Persky is also being raked over hot coals for his comments about the defendant, saying that the factors he considered in the sentencing included his belief that Turner, “had less moral culpability” for his actions because he was under the influence of alcohol and that he “had no significant record of prior criminal offenses.”

He also implied that the light jail sentence would be enough of a deterrent to the anxiety the defendant was facing due to public scrutiny. According to reporters, Perksy said, “A prison sentence would have a severe impact on him. I think he will not be a danger to others.” He also appeared to accept Turner’s account of the events that the victim consented to the incident, saying, “I take him at his word that subjectively that’s his version of his events…I’m not convinced that his lack of complete acquiescence to the verdict should count against him.”

Because of this conviction, Turner has to register as a life-long sex offender.

Persky has both critics and defenders. Dauber, a friend of the victim’s family, has joined the public outcry and is part of an organization petitioning to recall the judge from his position. Since he is running unopposed and will automatically be re-elected, the recall campaign is the only way to remove him from office.

Dauber says Persky’s ruling had made female college students feel unsafe and said the judge’s misapplied the law in taking Turner’s age, academic achievement and alcohol consumption into consideration in making the decision.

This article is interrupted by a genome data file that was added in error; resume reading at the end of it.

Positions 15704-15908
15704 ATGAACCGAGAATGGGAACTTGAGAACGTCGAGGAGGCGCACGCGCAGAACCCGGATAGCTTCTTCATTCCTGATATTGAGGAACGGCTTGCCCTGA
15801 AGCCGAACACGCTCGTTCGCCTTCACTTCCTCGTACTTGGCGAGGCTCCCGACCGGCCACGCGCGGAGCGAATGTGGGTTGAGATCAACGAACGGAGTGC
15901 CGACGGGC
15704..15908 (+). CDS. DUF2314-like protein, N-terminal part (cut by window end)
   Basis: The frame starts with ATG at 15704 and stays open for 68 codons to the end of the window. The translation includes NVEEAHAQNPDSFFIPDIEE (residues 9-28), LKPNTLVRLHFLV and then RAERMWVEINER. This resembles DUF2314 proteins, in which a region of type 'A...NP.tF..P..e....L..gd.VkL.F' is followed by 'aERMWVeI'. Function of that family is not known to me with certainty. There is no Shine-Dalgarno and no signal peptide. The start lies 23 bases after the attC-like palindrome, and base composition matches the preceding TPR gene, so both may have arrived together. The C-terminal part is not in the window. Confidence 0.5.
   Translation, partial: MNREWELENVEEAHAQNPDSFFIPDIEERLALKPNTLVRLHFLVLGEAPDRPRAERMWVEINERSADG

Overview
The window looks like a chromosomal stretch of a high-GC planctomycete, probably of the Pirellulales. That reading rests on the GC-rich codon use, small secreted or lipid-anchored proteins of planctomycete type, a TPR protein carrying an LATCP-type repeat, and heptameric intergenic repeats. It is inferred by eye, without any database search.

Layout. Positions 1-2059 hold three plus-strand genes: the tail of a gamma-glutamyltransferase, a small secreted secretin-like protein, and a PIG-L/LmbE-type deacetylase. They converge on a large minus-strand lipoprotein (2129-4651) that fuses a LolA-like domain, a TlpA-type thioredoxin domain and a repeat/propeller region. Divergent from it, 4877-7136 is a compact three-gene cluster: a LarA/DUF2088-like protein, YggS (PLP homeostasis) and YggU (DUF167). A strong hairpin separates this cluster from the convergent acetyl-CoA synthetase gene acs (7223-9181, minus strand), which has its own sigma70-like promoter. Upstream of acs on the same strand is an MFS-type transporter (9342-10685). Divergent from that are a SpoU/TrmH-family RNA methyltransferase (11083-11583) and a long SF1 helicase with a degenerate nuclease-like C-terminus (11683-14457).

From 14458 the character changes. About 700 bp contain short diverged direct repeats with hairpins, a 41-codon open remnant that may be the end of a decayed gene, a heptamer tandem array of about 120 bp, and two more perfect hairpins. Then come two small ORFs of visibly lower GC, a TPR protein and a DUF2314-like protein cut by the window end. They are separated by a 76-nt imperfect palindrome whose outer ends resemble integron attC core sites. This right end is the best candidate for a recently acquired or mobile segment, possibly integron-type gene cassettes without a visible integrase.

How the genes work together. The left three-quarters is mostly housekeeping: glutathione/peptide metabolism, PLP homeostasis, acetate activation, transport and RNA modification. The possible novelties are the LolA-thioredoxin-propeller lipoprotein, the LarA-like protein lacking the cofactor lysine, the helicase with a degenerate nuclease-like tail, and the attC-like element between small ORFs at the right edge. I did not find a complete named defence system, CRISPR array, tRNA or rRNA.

A petition on Change.org to remove the judge has garnered more than 400,000 signatures as of Tuesday. In order to remove the judge, the recall campaign says it needs the signatures of at least 20% of the votes cast in November in Santa Clara County.

The judge’s decision has sparked demonstrations within Stanford University, with students being encouraged to join a protest movement during the university graduation procession that begins commencement exercises on Sunday.

On the other side of the coin, the Santa Clara County district attorney, Jeff Rosen, whose office tried the Stanford case, issued a statement that, “While I strongly disagree with the sentence that Judge Persky issued in the Brock Turner case, I do not believe he should be removed from his judgeship.”

Molly O’Neal, the Santa Clara public defender, is “alarmed by the hysteria” and said, “The judge is required under California law to consider certain mitigating and aggravating factors,” which includes past criminal records and alcohol consumption. “We need to be very careful we’re not hanging judges out to dry based on one decision, especially because he is considered to be a fair and even-tempered judge.”

Goodman described Persky as an “exceptional jurist” who had followed rules and statutes in formulating the sentence. He said he had worked with the judge for three decades and is firmly against the recall. “You have to judge a case on its merits only. The narrative on social media is ‘We have to judge this case as part of the larger social issue of campus sexual abuse,’ but as a judge, he is not allowed to do that.”

Goodman also rebutted the argument that race, social class or even the fact that they went to the same school had anything to do with the sentence. “People say it’s because he’s a Stanford kid and he’s rich and the judge played lacrosse. No, it’s not done that way. It can’t be done that way. It would have been the exact same result for a person of color.”